Disability among older people in a southern european city in 2006: Trends in gender and socioeconomic inequalities

Albert Espelt, Laia Font-Ribera, Maica Rodriguez-Sanz, Lucía Artazcoz, Josep Ferrando, Aina Plaza, Carme Borrell

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22 Scopus citations


Background and aims: We wished to describe disability prevalence in people aged ≥65 years in Barcelona in 2006, its trends since 1992, and disability inequalities by gender and socioeconomic position (SEP). Methods: This was a cross-sectional design, including data from the 1992, 2000, and 2006 Barcelona Health Interview Surveys (noninstitutionalized population ≥65 years old). Disability was defined as having difficulty carrying out at least one of seven activities of daily living (ADL). The number of ADLs carried out with difficulty was considered a measure of disability severity. Independent variables were age and educational level as a measure of SEP. Prevalence and prevalence ratio (PR) of disability stratified by sex were obtained through log-binomial regression models or using zero-inflated Poisson regression models. Results: The prevalence of disability increased between 1992 and 2006 among women but not men because of the higher increase in older age among women. Disability prevalence was 30% in men and 53% in women in 2006. Disability inequalities by SEP were present in all the ADL analyzed and in all 3 years, remaining stable throughout the period. Overall, the PR of disability in lower SEP compared with higher SEP was 1.61 (95% CI 1.32-1.98) in men and 1.53 (95% CI 1.33-1.76) in women. Conclusions: Disability prevalence is increasing among older women at the turn of the century in this southern European city, and socioeconomic inequalities in disability persist. Although women have longer life expectancy, their disability prevalence in older age is much higher than that of men.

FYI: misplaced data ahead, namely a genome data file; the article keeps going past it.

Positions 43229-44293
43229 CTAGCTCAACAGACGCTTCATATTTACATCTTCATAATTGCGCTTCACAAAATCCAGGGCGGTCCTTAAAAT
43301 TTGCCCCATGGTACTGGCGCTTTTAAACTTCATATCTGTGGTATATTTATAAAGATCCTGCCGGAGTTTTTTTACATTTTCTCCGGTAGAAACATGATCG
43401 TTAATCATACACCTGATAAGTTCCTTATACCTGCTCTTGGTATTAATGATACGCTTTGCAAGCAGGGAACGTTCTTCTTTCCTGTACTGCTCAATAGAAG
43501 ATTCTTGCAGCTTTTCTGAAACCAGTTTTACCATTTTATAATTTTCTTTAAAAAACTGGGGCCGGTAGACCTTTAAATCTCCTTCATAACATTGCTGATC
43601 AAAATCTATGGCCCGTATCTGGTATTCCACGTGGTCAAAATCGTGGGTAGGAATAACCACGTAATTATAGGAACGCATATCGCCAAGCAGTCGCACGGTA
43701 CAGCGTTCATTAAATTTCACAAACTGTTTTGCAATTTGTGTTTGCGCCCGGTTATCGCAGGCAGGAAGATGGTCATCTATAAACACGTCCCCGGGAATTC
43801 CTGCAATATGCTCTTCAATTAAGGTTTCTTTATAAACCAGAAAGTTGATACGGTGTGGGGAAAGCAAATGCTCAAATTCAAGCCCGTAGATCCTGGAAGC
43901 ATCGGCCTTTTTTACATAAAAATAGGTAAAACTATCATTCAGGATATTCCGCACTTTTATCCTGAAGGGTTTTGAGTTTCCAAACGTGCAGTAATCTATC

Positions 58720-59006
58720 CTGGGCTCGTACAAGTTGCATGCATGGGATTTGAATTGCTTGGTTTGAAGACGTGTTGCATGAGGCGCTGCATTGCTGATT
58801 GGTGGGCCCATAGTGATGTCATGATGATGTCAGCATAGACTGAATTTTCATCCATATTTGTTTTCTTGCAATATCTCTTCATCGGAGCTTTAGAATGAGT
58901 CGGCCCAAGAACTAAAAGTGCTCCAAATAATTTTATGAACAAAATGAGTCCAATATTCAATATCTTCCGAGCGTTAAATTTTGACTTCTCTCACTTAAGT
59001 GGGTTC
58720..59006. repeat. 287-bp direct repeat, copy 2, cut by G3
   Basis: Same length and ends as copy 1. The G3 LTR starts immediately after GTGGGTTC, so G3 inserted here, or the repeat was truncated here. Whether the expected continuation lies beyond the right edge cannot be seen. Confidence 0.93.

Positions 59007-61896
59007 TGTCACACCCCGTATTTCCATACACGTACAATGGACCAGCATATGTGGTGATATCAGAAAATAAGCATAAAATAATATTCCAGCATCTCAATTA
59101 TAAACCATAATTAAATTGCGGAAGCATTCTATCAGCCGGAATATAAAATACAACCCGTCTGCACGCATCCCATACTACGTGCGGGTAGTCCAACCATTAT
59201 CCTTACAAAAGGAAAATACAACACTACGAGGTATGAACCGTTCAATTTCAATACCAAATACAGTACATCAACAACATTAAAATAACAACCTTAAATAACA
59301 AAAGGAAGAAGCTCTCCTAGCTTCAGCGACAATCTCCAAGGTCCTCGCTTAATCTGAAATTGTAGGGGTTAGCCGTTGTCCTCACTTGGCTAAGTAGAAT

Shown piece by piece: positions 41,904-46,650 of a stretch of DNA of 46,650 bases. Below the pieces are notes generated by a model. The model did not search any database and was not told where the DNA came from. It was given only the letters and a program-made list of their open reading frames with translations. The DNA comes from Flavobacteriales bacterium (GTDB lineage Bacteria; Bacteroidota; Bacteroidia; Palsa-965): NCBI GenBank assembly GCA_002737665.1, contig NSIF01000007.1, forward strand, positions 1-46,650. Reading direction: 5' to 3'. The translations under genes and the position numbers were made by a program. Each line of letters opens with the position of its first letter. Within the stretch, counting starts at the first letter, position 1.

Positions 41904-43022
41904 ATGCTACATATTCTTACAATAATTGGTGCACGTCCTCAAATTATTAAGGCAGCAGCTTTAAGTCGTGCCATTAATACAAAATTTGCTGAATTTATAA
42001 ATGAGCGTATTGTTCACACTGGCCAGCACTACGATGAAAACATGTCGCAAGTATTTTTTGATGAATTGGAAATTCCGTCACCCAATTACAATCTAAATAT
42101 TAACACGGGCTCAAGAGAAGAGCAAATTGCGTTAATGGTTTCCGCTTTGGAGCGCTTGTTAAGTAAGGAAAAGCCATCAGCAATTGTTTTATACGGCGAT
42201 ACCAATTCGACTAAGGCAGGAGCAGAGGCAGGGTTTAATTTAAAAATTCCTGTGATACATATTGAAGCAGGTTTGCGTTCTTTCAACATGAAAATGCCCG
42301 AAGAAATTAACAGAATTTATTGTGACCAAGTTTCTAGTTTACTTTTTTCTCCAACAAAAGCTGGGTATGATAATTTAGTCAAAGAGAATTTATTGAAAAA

Original languageEnglish (US)
Pages (from-to)927-933
Number of pages7
JournalJournal of Women's Health
Issue number5
StatePublished - May 1 2010
Externally publishedYes

ASJC Scopus subject areas

  • General Medicine


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